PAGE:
The spooling mechanism is typically disposed in the housing 50 to support the drive mechanism and keep the mechanism relatively free of contaminants. The housing may include an upper plate 51 (see FIG. 1) and a lower plate 52, which includes slots 54 through which the bands pass (see FIG. 4). In the embodiment shown in FIGS. 1 and 2, the housing is cylindrical, and in FIGS. 3 and 4, it is generally triangular. The extension 39, discussed above, may be provided for the motor and gear train if desired. Any other configuration could be used. The housing can also be mounted for rotation about a vertical axis 56 if desired (see FIG. 1).
The hoist system is illustrated in conjunction with a rail transport system in FIGS. 8 and 9. For example, in the transport system shown, a pair of rails 60 are provided which are arranged to run to various desired locations in, for example, a factory. Monorail systems are also known. Suitable vehicles 62 are driven along the rails. The hoist system is mounted by laterally extending arms 64 to the vehicles 62. In this manner, the hoist system can be transported to any desired location. Such transport systems are well known, particularly in the semiconductor manufacturing industry.
The hoist system can be properly positioned over the payload by a targeting system, illustrated schematically in FIG. 2. The targeting system includes a target 72 such as an optically detectable mark or a transponder which is located on an upper surface of the payload. A camera or laser system 74 on the hoist locates the target and signals a control system to properly position the gripper over the payload.
Although the preferred embodiment utilizes the above described spooling mechanism, it will be appreciated that other mechanisms for lifting and lowering the suspension bands could be provided. For example, the bands could wrap about two or more drums or pulleys which are schematically movable toward and away from each other, as indicated schematically in FIG. 11. Similarly, the suspension bands have been illustrated as solid sheets; however, the interior areas thereof could be removed if desired, since these areas do not provide a load bearing role, although the spooling of such bands would require careful handling to ensure the bands do not become entangled. In an alternative embodiment, each tension member may be a thin, flexible tape or strap which is windable on a spool or other suitable winding mechanism and is attached to a payload gripper assembly to form a triangular configuration. The tape winds up on the winding mechanism in a manner which retains the triangular configuration of the tape as indicated by the dotted lines in FIG. 10.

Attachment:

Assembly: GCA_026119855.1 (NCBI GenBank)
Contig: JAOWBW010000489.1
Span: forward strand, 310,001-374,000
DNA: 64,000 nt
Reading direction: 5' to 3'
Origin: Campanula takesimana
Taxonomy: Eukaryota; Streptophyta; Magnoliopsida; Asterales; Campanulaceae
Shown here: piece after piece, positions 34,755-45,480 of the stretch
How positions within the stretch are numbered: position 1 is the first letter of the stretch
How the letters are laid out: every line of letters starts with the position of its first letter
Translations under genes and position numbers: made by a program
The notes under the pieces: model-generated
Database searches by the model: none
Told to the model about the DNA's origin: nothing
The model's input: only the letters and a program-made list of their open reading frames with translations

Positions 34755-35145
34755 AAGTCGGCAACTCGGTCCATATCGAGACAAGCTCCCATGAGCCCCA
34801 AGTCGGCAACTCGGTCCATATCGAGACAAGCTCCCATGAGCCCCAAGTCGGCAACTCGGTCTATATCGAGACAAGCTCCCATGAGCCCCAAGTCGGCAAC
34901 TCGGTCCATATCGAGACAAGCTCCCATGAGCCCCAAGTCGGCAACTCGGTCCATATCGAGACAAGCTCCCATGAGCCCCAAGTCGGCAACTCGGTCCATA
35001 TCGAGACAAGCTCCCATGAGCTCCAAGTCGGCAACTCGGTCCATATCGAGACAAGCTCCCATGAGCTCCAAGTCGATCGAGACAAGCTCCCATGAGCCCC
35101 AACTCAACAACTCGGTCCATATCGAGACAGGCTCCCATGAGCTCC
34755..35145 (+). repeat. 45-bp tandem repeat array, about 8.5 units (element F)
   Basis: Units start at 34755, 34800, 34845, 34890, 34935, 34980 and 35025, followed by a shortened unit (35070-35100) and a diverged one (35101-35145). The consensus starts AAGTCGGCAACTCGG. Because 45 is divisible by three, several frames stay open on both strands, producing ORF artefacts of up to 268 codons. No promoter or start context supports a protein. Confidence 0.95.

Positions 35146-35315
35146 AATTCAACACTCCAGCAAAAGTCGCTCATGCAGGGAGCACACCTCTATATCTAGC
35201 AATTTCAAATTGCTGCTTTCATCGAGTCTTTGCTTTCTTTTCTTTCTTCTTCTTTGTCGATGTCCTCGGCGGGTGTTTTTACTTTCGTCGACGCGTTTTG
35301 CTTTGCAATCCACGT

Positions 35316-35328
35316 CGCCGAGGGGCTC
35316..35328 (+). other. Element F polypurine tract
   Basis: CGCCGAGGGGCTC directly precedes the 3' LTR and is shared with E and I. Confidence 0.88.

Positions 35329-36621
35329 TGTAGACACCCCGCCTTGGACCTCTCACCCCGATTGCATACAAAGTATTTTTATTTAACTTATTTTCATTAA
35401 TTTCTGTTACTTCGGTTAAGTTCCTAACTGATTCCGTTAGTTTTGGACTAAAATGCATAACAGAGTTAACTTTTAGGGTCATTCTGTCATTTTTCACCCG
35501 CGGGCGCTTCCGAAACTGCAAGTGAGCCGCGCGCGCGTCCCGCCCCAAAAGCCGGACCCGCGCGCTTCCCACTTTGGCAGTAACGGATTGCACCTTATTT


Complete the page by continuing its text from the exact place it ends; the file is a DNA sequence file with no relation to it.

The invention is not to be limited by what has been particularly shown and described, except as indicated by the appended claims.
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|U.S. Classification||212/274, 254/278, 254/264, 212/71|
|International Classification||B66D1/26, H01L21/687, H01L21/677, B66D1/54|
|Cooperative Classification||H01L21/67736, H01L21/6773, H01L21/67733, H01L21/68707|
|European Classification||H01L21/677A10, H01L21/677A9, H01L21/677A11, H01L21/687G|
|Dec 20, 1996||AS||Assignment|
Owner name: PRI AUTOMATION, INC., MASSACHUSETTS
Free format text: ASSIGNMENT OF ASSIGNORS INTEREST;ASSIGNORS:WEISS, MITCHELL;FRIEDMAN, GERALD M.;REEL/FRAME:008362/0381
Effective date: 19961219
|Mar 28, 2001||FPAY||Fee payment|
Year of fee payment: 4
|Sep 8, 2003||AS||Assignment|
|Mar 23, 2005||FPAY||Fee payment|
Year of fee payment: 8
|Apr 7, 2009||FPAY||Fee payment|
Year of fee payment: 12
|Feb 17, 2010||AS||Assignment|
Owner name: MURATA MACHINERY, LTD.,JAPAN
Free format text: ASSIGNMENT OF ASSIGNORS INTEREST;ASSIGNOR:BROOKS AUTOMATION, INC.;REEL/FRAME:023937/0730
Effective date: 20100202
Owner name: MURATA MACHINERY, LTD., JAPAN
Free format text: ASSIGNMENT OF ASSIGNORS INTEREST;ASSIGNOR:BROOKS AUTOMATION, INC.;REEL/FRAME:023937/0730
Effective date: 20100202